There been a lot of different TV moms over the years; June Cleaver, Mrs. C, Lorelei Gilmore, Lois Griffin. Now, meet Shari Peters (Saadiqa Muhammad). Shari is a single mom raising her overly precocious son Dylan (Samuel Caruana). Shari has to not only deal with raising a son, she has a mildly unreliable ex, Corey (Joel Anderson), a job, and all of the chores and errands and work that a single parent has to do themselves. On top of it all, Shari’s dating life hasn’t been all that terrific, or existent. But, Shari is not alone in this endeavor. With her are her best friends Dee (Jillian Reeves-Ortiz) and Leslie (Keena Ferguson). Moms is the story of these three friends, joined by Melinda (Marta McGonagle) banding together against the onslaught that comes from being Moms, sharing those things only girlfriends can understand.
Saadiqa Muhammad has created a comedy that tells the story of these three Moms in quasi-documentary style where Shari’s character sometimes breaks the wall and talks to the audience. The idea for Moms grew out of Facebook posts Saadiqa made of funny things her own son said and did, and the things that happened during her day, a Mommy Chronicles. Encouraged by her friends, she used those funny moments to springboard into creating Moms.
Moms may have come from Saadiqa’s posts about family life, but the real story is that of the friendship among Dee, Leslie, Melinda, and Shari. It’s the story of the help and support and love that they give to one another. The themes and situations are familiar. It’s the inter-play among the friends where the show excels. The dialogue in the scenes with Shari, Leslie and Dee is particularly quick, sharp and funny, and delivered easily and naturally by all three. Pretty much all of Episode 4 attests to that. Plus, in Dee, Saadiqa has created one of those unique TV characters, giving Dee some of the show’s best lines.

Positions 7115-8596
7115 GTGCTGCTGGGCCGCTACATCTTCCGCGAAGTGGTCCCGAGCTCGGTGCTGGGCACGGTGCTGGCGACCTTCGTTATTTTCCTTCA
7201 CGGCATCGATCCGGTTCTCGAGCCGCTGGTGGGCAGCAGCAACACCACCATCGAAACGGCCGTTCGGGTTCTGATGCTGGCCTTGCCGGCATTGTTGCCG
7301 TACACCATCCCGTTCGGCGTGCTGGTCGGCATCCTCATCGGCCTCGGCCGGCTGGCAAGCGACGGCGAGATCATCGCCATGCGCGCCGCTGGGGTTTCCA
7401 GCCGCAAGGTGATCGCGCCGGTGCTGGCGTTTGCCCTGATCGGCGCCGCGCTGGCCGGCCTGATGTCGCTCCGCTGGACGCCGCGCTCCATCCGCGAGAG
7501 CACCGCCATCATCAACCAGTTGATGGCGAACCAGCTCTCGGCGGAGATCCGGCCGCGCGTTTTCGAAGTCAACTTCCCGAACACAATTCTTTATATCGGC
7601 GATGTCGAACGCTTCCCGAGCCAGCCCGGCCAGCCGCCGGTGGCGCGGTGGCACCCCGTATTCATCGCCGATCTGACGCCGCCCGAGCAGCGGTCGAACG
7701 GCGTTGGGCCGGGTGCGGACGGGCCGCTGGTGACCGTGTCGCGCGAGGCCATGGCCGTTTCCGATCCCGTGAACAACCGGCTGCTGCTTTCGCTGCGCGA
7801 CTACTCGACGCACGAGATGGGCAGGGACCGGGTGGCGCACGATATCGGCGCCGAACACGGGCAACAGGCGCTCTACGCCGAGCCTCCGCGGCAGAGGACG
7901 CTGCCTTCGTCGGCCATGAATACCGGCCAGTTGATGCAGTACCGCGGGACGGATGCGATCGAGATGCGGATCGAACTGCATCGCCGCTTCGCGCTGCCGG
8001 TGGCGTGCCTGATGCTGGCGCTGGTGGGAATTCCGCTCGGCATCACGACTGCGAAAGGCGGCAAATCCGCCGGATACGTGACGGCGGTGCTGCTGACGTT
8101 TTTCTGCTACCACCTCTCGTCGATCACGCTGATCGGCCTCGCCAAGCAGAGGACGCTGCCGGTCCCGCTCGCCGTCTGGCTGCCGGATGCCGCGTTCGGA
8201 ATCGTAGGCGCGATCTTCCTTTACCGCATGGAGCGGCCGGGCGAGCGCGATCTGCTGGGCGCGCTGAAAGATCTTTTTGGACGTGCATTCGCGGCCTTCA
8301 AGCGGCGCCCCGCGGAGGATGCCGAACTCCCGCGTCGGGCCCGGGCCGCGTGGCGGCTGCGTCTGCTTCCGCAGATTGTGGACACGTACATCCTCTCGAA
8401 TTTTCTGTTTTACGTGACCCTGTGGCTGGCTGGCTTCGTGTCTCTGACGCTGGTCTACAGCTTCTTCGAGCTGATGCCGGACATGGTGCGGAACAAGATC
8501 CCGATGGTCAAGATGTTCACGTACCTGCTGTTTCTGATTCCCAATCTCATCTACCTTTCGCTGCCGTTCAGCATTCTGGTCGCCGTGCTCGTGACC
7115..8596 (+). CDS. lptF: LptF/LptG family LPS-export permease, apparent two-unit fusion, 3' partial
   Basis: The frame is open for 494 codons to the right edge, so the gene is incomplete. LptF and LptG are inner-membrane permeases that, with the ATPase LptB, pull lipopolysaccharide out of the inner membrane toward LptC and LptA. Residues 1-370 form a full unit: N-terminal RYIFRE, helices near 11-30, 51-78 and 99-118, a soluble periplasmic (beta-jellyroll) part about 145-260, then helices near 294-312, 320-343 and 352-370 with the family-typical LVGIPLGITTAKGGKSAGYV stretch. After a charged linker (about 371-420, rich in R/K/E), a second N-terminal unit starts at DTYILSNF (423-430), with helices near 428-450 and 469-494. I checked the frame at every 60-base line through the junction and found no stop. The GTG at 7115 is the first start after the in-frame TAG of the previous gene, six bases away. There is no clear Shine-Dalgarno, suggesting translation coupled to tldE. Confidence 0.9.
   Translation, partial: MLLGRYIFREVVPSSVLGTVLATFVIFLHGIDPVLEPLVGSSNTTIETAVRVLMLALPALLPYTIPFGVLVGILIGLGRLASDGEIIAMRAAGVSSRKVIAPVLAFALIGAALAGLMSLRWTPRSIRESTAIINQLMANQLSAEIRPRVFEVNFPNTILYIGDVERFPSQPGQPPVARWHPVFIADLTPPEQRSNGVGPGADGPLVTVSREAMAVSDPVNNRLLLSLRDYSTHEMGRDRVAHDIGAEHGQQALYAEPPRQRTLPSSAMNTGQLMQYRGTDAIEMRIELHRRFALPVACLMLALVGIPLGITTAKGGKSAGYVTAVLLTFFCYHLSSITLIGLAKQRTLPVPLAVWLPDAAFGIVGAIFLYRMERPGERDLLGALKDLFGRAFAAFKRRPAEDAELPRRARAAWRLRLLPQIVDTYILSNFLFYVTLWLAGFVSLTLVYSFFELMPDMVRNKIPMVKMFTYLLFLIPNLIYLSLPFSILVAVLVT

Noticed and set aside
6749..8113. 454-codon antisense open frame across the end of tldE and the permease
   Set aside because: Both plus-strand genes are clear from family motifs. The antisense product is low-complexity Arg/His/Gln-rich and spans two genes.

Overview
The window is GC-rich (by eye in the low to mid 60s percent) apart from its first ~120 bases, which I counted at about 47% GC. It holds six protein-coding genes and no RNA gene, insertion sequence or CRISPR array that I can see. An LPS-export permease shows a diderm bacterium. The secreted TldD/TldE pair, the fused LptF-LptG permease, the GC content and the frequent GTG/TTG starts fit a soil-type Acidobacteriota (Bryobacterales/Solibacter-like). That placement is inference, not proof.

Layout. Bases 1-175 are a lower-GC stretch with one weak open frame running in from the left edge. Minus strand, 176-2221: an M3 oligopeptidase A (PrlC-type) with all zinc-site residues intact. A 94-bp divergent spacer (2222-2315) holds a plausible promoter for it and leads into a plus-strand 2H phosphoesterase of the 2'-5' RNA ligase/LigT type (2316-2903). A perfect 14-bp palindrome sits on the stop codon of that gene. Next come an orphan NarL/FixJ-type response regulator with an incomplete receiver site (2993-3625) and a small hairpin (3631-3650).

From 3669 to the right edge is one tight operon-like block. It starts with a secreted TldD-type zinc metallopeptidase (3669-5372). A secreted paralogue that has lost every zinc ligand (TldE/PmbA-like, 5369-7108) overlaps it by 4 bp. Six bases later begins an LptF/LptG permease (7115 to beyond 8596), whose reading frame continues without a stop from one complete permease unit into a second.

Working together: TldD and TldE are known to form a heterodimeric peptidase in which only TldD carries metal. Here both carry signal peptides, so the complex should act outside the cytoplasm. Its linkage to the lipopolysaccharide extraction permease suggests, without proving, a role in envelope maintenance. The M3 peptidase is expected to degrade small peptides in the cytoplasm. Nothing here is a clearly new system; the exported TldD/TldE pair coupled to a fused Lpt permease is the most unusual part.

Two other things we really liked about Moms. There’s Carl, who, well you just know this guy. He can’t be shamed, and you can’t help but like him. And, we loved the theme music written for Moms by the show’s director, Fred Thomas, Jr.. It has a sixties jazz vibe that’s familiar and contemporary at the same time, kind of like Moms itself.
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By Jeff Siniawsky